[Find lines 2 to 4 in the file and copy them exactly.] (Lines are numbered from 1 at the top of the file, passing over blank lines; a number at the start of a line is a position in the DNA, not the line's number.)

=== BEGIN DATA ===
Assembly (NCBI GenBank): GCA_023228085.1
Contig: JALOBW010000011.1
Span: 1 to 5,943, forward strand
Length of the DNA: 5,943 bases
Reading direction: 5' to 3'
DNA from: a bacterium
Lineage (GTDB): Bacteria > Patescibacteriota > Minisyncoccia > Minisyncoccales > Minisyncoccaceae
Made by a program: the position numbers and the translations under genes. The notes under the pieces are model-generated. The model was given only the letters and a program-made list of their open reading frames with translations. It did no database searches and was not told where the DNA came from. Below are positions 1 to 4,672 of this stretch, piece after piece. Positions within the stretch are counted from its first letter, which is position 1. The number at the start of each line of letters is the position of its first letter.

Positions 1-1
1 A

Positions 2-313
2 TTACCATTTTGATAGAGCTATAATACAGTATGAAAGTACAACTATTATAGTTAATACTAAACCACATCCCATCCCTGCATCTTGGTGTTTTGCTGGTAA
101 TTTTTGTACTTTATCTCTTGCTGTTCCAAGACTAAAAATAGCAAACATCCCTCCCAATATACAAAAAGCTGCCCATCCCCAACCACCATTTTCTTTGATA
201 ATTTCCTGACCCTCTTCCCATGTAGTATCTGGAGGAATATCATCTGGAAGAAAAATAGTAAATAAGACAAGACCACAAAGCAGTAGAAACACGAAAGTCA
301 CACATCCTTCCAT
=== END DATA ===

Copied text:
Contig: JALOBW010000011.1
Span: 1 to 5,943, forward strand
Length of the DNA: 5,943 bases